Hyperlinking Virginia Collier’s Teaching Multilingual Children to Aubree Potter’s First Hand Experience As A Bilingual Teacher
The key point Collier makes in her piece can be found in her second paragraph: “one must affirm the cultural values of both home and school.” (pg. 222) It is a bilingual teacher’s responsibility to teach both languages, showing how to use both effectively both in the classroom and in the outside world. In order to do this, the dialects and cultures must be respected. The teacher must be able to recognize the different dialects so that they can be aware of when the student is using in in their second language. It is then that they must teach them to change the way they approach the second language, not by telling them that they are wrong but by slowing down your diction in order to follow their speed of learning, re-phrase in another way what they have just said and communicate with them the differences and why they are important to distinguish. Whew! That’s a lot of work!
I kept thinking throughout this piece that there was a lot expected of the teacher. The teacher is responsible for wearing many linguistic hats. They have to be very careful about how they approach their student’s ways of learning to read, write and communicate in both languages because social and emotional factors are embedded in the results. Another important point Collier makes is how the student’s conversation with their second language does not prove how well they understand the fundamentals of the language. A great way to test their comprehension of both is through her seventh guideline. By using a dialogue journal, the student can listen to oral diction from the teacher or read a piece and then write about it to show they understand what their teacher said or what they read. Once they write, they can then share the piece with their class, which will show how well the grasp communicating the language.
Still, I felt the best way to not feel overwhelmed by what Collier was saying was to find a teacher with first-hand experience. When Collier talks about code-switching, she mentions how in conversation, it is used as a way of bonding with other students and their teacher. Aubree Potter, a teacher from a diverse elementary school shows that this is exactly what happens in a classroom when she discusses how her student’s relationships bloom with one another when they can communicate in each other’s language. After reading buddies, she asks the students about their buddy. The student then mentions things they have in common as well as differences, both are important to recognize but the similarities are what shows the student that although they are different, they can still understand one another on some level. The problem she faces is how she notices that outside of school, the student isn’t as successful communicating. So how do you extend what you teach in the classroom to the student’s outside world? Doesn’t Collier say to us that we will, as long as we follow the guidelines she lays out for us?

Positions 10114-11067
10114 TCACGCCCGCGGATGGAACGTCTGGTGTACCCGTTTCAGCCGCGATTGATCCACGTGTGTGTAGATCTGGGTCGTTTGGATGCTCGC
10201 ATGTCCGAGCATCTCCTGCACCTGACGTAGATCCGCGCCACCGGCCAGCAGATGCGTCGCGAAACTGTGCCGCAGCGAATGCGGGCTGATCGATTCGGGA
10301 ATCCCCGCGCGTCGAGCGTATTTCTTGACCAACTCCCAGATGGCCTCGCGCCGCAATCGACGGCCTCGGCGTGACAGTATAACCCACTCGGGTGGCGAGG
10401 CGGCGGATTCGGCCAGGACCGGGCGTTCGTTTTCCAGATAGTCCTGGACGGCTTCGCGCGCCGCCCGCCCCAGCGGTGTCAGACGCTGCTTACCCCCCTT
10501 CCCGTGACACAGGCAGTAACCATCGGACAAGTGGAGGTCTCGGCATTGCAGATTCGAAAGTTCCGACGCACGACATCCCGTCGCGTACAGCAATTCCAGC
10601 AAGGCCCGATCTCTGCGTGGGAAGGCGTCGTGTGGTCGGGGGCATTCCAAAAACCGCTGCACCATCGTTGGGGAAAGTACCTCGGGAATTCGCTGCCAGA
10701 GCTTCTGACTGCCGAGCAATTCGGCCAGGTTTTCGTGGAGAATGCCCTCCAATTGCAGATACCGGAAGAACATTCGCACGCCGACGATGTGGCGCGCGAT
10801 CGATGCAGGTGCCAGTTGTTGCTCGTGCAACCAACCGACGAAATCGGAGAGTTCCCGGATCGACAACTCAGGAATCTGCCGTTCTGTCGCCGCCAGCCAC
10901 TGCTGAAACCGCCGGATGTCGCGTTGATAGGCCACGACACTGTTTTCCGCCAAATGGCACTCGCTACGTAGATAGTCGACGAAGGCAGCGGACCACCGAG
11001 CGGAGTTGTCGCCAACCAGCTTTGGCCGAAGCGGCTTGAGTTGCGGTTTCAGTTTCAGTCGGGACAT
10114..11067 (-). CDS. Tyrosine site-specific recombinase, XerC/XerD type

Unrelieved, I researched a bit more. I only know one language, how could I handle teaching bilingual students? I wanted to know the difference between a bilingual and ESL classroom. In an ESL classroom, the same teacher is teaching all day. In the Bilingual classroom, the teacher only has the class for a portion of the day. I can’t even imagine that our school system even has ESL classrooms and so we are left with bilingual students who only feel understood a part of the day. Potter has her students all day, every day but points out how rare that is and how lucky she and the students are because they do. In a note on the bottom of page 223, Collier says that in 1998, California passed a law which allows for only 180 days of bilingual education. This means out of the 2,240 days a student attends school (K-12), they are only allowed to fully understand what they are taught 8% of the time throughout their education. A scary statistic! What’s worse is that other states have followed suit.
From Collier and Potter’s pieces, I have found that as long as the teacher shows respect for both languages of the student, avoiding treating either like a foreign language, the student won’t feel as though one language is more important than the other. This keeps their self-identity intact both at home and in school. I found these tips, which focus on teaching bilingual students instead of the ones hyperlinked above, which provides tips on how to be a bilingual teacher. These tips are pretty straightforward and make sense to use in the classroom with or without bilingual students. Be familiar with their languages, dialects and cultures (which Collier also mentions). Allow the students to talk about their languages. Let the student know that their first language is just as important as their second. Support them by staying positive. Most of all treat all the students equally. I can do that and I will do that.
Discussion Points for Class:With only 180 of bilingual education, how is a bilingual student supposed to comprehend their social and cultural languages? This keeps the students from understanding the difference of both languages and how to use each one properly. In teaching the student when to use their cultural dialect, how do we as teacher, convey to them that it is wrong to use with English without saying that it’s wrong, even with using the guidelines and techniques Collier mentioned, which I talked about in my opening paragraph. I still don’t believe that the student won’t feel as though they are wrong.